Five Baltimore Orioles stats that stand out this week

The Baltimore Sun

Each Wednesday, blogger Matt Vensel will highlight five statistics that really mean something for the Orioles.

seven -- the number of Orioles hitters who struck out 100 or more times in 2012, the most in baseball history.

The Orioles swung for the fences in 2012 and it often paid off as they ranked second in the majors with 214 home runs. They also struck out a lot, finishing with 1,315, sixth most in baseball. They made history while doing so. According to Sports Illustrated, the Orioles were the first team in baseball history to have seven batters strike out 100 or more times in one season. Chris Davis led the team with 169, but he and Mark Reynolds were the only two players with more than 126 strikeouts. All those home runs helped the Orioles finish 15th in runs last season, but it would be nice if they ranked higher than 23rd in on-base percentage in 2013.

three -- third basemen since 1920 with a higher slugging percentage in their age-20 season than Manny Machado.

The August promotion of top position prospect Manny Machado was one of the most significant moves the Orioles made all season. The 20-year-old hit seven home runs and had 26 runs batted in with a .262 average. Machado, a shortstop by trade, also played well defensively at third base. According to ESPN Stats and Info, only three third basemen since 1920 had a higher slugging percentage than Machado (.445) during their age-20 season, and Hall of Famers Jimmie Foxx and Eddie Mathews are two of them. Machado's 1.5 wins above replacement in just 51 games ranked fourth on the ballclub (Adam Jones led the team at 3.4 WAR).

7.49 -- strikeouts per nine innings for the O's bullpen in 2012.

The Orioles' bullpen was one of the best in baseball last season, and it was the only one in the majors to rank in the top five in both ERA (3.00) and innings pitched (545.1). I wrote at length about the bullpen yesterday, but one stat stands out from it is that Orioles relievers ranked 28th in baseball with a K/9 rate of 7.49. That means opponents got more bats on balls than your average bullpen. Thankfully, the Orioles allowed a .285 batting average on balls put in play, which was ninth-best in baseball. Still, a similar lack of strikeouts from the bullpen in 2013 should be a concern, as fewer balls might bounce the Orioles’ way.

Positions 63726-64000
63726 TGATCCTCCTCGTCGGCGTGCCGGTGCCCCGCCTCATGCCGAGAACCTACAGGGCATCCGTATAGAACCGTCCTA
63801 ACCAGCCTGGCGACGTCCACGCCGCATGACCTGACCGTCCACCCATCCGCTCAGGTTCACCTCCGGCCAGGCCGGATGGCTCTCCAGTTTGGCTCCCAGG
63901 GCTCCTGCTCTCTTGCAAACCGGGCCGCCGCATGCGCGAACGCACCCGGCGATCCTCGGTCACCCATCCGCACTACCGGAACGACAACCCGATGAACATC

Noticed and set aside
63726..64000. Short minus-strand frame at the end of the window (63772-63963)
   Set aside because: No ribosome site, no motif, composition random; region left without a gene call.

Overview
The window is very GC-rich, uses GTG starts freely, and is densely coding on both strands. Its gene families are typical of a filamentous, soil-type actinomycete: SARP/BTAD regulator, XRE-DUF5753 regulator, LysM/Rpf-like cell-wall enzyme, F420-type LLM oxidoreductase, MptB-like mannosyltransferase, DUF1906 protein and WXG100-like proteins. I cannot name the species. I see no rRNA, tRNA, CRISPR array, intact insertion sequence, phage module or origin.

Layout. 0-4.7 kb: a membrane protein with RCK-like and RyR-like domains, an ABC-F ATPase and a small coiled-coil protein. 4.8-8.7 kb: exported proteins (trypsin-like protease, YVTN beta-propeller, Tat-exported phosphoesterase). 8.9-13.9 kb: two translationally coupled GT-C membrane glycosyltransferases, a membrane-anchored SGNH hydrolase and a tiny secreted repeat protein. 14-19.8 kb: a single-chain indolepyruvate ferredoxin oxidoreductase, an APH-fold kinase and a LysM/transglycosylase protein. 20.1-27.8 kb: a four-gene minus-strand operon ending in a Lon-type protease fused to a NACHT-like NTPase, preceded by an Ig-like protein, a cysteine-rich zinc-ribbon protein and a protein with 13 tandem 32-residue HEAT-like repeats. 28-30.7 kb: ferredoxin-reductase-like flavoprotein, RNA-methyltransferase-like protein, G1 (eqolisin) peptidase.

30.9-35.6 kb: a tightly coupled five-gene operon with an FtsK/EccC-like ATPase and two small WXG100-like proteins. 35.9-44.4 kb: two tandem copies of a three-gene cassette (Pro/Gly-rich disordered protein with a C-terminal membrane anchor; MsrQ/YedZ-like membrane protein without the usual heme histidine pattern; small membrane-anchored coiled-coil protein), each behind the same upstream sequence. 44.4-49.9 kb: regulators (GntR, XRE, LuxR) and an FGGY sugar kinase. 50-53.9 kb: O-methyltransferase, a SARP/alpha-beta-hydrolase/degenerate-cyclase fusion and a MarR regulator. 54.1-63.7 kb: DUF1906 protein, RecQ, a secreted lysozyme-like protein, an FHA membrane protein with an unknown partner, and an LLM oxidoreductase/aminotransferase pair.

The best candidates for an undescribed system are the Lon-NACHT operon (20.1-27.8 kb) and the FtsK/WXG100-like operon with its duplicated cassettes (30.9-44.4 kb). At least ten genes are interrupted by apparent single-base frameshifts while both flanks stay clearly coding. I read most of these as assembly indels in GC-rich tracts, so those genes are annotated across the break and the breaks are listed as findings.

4.15 -- ERA of the Orioles’ pitchers the last two seasons when catcher Matt Wieters is behind the plate.

Catcher Matt Wieters, who turns 27 in May, set career highs with 23 homers and 83 RBIs during the 2012 season. He has had an even bigger impact behind the plate. When Wieters handled catching duties the past two seasons, the Orioles had an ERA of 4.15. They had a 5.33 ERA when someone else caught them, according to ESPN Stats and Info. His savvy while calling pitches has a lot to do with that, but Wieters has also been very good defensively -- evidenced by his back-to-back Gold Gloves. His 31 defensive runs saved since 2009 are the second-most among catchers behind Yadier Molina of St. Louis.

74 -- Orioles wins projected by Baseball Prospectus for 2013.

According to Baseball Prospectus, the 2012 Orioles were the sixth team in the wild-card era to experience a 20-plus-game improvement and also crack 90 wins. While their turnaround wasn't unprecedented, it was still pretty remarkable. Still, Baseball Prospectus predicts that the Orioles will tumble back down into the AL East cellar this season. Their projections say the Orioles will win 74 games, and with a .457 winning percentage, they would be the only team in the division to finish below .500. That is probably not a projection that will go over well in Baltimore, but the good news is the Orioles are begging outsiders to doubt them again in 2013.

Bloggers note: Have a nifty stat you want to share? E-mail me at or contact me on Twitter at @mattvensel. If I end up using it, I’ll be sure to give you a nice plug on the blog.

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